Twenty years ago, day trading was the great new pastime for Americans, all of them tuned to the financial news and reports on the day’s newest crop of IPOs.

Main Street America had no idea what these dotcom companies were doing; all they had to do was buy shares in a new IPO and count their money.

The same thing appears to be true of ICOs today. Most people involved in the cryptocurrency boom have very limited knowledge of what is exactly behind the terms of “mining” or “blockchain”.

Adding to the market uncertainty with the emergence of the ICO or initial coin offering – is the unregulated entry of multiple crypto currencies and blockchain based tokens into the marketplace.

There is a large degree of speculation on these Alt coins, and some less than honest offerings. ICOs and Alt coins are particularly susceptible to ‘pump and dump’ actions which drive the profile and price of the coin high, only to be sold off at peak prices and are then largely abandoned.

Against this backdrop, the SEC, which regulates securities, has been hovering, trying to get a handle on the situation.

While that federal agency hasn’t forbidden the new issuance of token-based companies, as China did earlier this month, it’s trying to figure out rules that would protect investors from scams.

As of this writing, there are nearly three dozen ICOs underway, with countless others on the horizon.

Naturally, the crypto industry (which welcomes regulation, up to a point) isn’t standing around waiting for new rule making and is trying to get ahead of the problem. Among other things, it’s begun a rebranding effort of sorts that goes something like this:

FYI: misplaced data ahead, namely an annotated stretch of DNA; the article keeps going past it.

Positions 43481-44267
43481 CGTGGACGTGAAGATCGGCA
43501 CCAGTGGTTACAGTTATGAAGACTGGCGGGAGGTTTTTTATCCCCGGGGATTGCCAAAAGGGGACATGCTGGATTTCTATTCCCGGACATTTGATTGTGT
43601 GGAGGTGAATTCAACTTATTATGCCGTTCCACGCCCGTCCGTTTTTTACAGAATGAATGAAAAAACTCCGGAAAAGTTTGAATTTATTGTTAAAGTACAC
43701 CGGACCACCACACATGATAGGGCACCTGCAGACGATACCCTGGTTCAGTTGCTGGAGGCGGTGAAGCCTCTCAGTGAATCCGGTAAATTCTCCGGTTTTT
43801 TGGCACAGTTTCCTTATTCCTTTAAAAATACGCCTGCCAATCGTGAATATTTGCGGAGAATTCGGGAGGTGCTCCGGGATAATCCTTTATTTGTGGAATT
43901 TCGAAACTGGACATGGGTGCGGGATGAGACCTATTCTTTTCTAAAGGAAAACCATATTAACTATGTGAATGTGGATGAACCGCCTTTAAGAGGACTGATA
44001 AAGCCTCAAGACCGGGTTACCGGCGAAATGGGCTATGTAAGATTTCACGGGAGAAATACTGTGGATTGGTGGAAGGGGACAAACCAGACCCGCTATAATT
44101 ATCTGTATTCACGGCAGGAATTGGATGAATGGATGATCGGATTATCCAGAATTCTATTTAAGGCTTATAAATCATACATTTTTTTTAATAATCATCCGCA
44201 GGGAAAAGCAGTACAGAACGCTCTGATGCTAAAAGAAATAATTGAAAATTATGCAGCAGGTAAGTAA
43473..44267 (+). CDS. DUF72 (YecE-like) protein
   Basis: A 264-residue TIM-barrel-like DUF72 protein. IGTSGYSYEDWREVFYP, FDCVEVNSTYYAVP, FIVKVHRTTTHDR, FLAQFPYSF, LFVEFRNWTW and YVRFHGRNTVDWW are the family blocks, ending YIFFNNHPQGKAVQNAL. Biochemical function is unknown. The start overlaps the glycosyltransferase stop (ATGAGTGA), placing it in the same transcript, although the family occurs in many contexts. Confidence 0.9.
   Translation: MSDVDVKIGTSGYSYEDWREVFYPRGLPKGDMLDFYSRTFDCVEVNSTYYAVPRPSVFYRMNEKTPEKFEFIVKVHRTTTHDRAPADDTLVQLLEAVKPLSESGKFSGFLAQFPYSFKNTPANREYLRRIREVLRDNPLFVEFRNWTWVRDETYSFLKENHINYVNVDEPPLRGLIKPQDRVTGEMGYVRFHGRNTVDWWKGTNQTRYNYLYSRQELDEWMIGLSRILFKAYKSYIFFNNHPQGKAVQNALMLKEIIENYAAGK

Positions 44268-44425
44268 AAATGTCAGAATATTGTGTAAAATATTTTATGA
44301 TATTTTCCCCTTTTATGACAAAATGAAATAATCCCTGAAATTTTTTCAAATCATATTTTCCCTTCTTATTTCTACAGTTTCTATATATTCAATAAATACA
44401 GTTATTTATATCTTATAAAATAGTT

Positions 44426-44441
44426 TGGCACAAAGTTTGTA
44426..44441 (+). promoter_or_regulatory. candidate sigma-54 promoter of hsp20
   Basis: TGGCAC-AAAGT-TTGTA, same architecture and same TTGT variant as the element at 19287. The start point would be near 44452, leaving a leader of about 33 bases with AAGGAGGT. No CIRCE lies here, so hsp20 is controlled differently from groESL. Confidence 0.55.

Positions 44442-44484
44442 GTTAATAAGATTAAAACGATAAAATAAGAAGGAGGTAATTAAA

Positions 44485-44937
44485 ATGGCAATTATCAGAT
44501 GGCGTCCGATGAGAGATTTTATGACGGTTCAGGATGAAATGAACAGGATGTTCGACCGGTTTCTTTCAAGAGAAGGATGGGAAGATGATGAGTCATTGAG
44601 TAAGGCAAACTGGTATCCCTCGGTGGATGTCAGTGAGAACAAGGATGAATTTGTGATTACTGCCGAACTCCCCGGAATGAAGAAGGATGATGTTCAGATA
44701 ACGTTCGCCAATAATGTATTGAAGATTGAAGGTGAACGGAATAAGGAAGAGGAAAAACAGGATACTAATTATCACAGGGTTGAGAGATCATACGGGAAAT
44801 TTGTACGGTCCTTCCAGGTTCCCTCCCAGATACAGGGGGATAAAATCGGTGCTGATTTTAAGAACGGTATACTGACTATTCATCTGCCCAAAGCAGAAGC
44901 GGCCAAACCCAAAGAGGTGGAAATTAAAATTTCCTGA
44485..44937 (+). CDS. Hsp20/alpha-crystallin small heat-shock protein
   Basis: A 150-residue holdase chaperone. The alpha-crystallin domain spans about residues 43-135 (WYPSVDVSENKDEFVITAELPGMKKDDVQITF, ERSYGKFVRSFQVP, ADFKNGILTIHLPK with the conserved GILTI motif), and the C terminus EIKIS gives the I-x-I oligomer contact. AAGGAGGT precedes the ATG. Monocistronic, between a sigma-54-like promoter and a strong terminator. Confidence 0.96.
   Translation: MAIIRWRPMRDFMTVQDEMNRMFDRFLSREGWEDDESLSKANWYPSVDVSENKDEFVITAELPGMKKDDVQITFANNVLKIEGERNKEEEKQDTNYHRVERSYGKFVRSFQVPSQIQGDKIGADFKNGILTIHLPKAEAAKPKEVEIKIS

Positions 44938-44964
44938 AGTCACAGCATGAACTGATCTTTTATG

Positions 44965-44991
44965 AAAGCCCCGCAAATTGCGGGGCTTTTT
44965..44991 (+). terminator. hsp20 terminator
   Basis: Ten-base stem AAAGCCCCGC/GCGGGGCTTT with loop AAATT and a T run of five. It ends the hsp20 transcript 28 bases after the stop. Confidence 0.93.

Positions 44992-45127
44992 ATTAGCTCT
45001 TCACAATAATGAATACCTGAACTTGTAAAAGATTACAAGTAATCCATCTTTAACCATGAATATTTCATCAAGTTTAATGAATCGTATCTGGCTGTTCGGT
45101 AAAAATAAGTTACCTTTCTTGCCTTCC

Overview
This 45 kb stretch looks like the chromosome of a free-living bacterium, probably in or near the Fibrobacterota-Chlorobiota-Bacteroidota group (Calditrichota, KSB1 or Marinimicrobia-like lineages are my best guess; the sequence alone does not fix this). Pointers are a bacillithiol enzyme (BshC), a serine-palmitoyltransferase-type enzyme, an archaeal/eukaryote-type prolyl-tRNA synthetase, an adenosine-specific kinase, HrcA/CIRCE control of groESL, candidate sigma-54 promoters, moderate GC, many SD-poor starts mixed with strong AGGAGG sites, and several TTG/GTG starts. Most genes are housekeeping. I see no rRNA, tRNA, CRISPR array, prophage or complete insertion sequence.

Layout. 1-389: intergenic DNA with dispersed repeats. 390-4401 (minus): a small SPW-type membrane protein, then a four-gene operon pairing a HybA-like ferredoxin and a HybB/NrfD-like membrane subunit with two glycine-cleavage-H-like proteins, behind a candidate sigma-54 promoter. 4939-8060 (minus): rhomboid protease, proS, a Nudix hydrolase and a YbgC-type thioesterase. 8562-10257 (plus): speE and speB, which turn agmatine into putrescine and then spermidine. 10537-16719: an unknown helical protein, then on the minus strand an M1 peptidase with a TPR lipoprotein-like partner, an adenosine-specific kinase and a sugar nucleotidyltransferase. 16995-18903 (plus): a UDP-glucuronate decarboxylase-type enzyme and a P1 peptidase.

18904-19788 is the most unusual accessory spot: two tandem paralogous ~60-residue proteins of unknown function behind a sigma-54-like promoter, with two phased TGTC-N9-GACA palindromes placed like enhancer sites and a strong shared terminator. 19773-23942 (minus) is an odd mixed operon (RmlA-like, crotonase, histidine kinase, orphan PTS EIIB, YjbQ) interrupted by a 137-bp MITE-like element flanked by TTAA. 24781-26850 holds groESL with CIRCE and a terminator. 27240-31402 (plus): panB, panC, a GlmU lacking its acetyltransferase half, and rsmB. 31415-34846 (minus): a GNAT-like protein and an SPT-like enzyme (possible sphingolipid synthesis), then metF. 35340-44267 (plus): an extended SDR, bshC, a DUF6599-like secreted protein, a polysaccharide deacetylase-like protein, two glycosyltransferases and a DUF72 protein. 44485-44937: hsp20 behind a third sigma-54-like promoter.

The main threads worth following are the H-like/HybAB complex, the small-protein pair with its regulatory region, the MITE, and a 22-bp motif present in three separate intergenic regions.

ICOs vs. TGEs

There are several different factors that have led to the dramatic spike in ICOs this year. The first is the longstanding pain point of every entrepreneur of fundraising. Raising capital from venture capitalists is a long, tiring, all-encompassing process that no entrepreneur ever enjoys and always takes too much of her time away from building her business.

Paul Ark (Polapat Arkkrapridi), Managing Director of Digital Ventures

A “TGE” is a “token-generating event,” which is what happens when a startup issues new currency. (Good explainer here.) How does a TGE differ from an ICO?

For starters, ICO sounds like IPO, and IPOs involve issuing stock, which is very much a security and a red flag to regulators. Industry lawyers point out that a good many token offerings really and truly are not securities.

Take for instance a company that’s financed via “utility tokens,” meaning the coin can be redeemed for a good or service on the issuing platform.

Whether people actually redeem the tokens for services, or hoard them in the expectation that the platform will become more valuable over time—and hence the coin will increase in value—is unknown to the company issuing the token.

In this way, crypto people will tell you, utility tokens are like condominiums—when someone buys a condo, they might live in it, or flip it. Regardless, it’s not considered or regulated as a security.

The Pump and dump risk profile

There is a large degree of speculation on these Alt coins, and some less than honest offerings. ICOs and Alt coins are particularly susceptible to ‘pump and dump’ actions which drive the profile and price of the coin high, only to be sold off at peak prices and are then largely abandoned.